$8 billion job-training proposal encourages community colleges
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An $8 billion fund to train workers at community colleges was a major plank of President Barack Obama's proposed budget, and the president of Community College of Allegheny County praised the measure as a job creator.
CCAC's Alex Johnson said the proposal that would link businesses and colleges to train 2 million American workers would both "help our institution immensely" and have the potential to drastically cut unemployment.
"Today we lack the training programs to prepare students for jobs that employers are looking for now," said Secretary of Education Arne Duncan on a Monday conference call in which administration officials discussed the proposed Community College to Career Fund.
The fund, he said, will "give more community colleges the resources they desperately need to become community career centers."
The plan includes supporting registered apprenticeships, on-the-job training opportunities, and paid internships for low-income students.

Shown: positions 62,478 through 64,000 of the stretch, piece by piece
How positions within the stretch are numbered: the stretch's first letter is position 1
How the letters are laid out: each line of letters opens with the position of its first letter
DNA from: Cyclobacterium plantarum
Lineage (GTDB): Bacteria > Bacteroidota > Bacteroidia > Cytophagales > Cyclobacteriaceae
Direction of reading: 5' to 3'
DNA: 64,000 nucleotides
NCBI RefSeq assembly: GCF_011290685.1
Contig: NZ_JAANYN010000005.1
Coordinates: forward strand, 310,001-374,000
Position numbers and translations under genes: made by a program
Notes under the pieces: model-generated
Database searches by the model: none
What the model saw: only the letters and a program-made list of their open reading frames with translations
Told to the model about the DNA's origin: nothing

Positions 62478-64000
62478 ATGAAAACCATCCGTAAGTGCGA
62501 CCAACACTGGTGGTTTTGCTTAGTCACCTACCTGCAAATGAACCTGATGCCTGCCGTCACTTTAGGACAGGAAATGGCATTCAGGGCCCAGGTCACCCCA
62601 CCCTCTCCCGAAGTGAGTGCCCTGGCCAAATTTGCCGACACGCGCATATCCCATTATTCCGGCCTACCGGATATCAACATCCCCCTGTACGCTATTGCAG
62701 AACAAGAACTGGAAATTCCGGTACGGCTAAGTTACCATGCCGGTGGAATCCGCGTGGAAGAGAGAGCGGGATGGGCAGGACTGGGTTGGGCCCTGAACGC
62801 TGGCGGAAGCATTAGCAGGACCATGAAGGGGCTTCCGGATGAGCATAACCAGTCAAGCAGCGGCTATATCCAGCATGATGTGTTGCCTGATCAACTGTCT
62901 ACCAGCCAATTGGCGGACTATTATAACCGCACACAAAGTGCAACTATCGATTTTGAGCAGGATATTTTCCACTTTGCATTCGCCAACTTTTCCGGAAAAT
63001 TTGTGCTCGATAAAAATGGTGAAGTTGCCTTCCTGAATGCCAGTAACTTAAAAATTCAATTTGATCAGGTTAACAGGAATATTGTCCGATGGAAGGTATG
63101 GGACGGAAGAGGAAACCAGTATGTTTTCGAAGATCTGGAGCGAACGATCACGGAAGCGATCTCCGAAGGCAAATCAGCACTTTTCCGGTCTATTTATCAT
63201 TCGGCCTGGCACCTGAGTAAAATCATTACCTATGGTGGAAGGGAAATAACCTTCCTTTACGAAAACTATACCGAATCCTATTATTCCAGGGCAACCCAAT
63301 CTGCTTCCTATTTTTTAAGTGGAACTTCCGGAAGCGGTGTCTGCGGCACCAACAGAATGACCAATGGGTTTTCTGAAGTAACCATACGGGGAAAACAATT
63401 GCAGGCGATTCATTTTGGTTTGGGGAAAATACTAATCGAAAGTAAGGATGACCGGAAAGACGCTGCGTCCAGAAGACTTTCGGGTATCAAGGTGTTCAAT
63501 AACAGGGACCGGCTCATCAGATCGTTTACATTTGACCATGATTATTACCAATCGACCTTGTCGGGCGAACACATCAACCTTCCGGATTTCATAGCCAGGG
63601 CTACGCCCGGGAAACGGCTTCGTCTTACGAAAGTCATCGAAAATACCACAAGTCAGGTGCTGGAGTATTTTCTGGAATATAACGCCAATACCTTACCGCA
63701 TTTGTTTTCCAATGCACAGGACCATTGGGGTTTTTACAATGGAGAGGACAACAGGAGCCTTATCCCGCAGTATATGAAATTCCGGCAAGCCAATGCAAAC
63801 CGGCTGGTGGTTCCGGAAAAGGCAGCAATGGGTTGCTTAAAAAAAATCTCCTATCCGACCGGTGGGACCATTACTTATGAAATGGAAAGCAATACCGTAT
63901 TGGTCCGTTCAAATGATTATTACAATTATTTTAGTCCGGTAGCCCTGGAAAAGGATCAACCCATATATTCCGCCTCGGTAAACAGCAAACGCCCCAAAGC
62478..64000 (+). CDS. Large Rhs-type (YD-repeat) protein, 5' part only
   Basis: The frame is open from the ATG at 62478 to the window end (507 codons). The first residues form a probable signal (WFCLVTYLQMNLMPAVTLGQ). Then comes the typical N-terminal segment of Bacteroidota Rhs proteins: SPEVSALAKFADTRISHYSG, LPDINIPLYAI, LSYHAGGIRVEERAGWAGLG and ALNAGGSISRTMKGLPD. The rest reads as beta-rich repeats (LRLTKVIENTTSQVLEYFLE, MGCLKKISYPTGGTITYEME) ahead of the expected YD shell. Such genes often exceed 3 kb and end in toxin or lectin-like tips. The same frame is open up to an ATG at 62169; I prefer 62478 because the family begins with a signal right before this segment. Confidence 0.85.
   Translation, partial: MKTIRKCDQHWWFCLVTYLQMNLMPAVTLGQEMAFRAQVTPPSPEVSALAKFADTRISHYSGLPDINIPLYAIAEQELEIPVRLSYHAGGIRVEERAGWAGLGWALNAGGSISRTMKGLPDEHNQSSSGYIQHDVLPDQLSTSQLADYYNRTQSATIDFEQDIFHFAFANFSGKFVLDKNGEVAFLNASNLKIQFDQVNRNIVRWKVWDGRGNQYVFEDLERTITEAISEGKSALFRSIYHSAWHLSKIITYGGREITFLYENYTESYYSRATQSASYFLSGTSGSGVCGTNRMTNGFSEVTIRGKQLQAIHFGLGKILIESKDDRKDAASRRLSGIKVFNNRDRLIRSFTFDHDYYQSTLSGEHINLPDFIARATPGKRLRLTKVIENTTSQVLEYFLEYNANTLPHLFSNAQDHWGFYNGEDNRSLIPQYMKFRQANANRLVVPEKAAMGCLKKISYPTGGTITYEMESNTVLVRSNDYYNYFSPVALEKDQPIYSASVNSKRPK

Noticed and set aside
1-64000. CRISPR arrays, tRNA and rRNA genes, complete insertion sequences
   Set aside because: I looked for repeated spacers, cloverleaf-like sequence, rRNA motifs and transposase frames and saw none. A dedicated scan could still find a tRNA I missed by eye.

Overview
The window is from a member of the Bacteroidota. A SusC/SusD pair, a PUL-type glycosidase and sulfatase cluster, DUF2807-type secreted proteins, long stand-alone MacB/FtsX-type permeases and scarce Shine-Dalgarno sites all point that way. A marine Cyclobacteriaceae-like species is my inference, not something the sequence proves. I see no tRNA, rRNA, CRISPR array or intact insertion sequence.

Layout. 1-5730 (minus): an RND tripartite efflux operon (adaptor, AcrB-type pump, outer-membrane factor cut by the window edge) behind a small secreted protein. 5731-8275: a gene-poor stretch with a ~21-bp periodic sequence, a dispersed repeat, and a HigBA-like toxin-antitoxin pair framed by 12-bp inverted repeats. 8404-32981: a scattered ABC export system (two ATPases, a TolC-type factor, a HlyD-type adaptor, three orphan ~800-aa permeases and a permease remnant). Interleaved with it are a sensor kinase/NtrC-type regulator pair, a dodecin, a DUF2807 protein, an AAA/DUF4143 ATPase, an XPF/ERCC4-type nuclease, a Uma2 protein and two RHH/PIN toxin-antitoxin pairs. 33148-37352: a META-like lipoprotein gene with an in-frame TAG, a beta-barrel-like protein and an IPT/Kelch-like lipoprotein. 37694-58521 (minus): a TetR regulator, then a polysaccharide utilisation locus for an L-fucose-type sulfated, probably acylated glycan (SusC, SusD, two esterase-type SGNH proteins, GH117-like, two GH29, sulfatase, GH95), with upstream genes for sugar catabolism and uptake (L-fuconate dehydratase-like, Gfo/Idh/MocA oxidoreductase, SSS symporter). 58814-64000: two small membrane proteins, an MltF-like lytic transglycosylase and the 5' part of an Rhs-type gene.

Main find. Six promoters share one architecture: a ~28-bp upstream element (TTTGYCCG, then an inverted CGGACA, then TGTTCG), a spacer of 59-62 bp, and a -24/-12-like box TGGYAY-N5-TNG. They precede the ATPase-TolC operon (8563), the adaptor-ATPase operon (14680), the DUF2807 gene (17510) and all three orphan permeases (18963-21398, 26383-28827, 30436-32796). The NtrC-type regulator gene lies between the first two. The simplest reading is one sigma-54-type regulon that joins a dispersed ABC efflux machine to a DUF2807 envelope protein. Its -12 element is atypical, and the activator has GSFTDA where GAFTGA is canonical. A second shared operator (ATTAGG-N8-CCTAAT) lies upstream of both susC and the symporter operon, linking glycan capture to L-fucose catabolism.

White House Domestic Policy Council Director Cecilia Munoz said the fund would help community colleges train and funnel students into transportation, health care and advanced manufacturing, which have more job openings than qualified workers to fill them.
Community colleges will be able to hire additional staff, buy equipment and work on their curriculum to create career pathways for students, said Secretary of Labor Hilda Solis.
Mr. Johnson said CCAC is interested in training more specialized workers for careers in energy and natural gas that are in growing demand in the state, as well as in manufacturing and health care professions.
He said if the program trained people for jobs nationwide, the unemployment rate could be cut in half.
Also under the proposed Community College to Career Fund, states and entrepreneurs would also be able to seek money.
Funding to states would support industry efforts to upgrade the skills of their employees and national and regional industries would be encouraged to work together to develop standardized employee certifications.
The fund would also support entrepreneurial training of 5 million small business owners over three years, allowing individuals to develop technical and managerial skills to go into business on their own.
"It's important nowadays to give people an opportunity to not only develop their enterprise, but hire other individuals as well," he said.
An additional $1 billion would go to high school career academies.
Details on how the $8 billion would be divided under the different areas of the plan are still being worked out, Mr. Duncan said.
The fund would need Congressional approval.
First Published February 14, 2012 12:00 am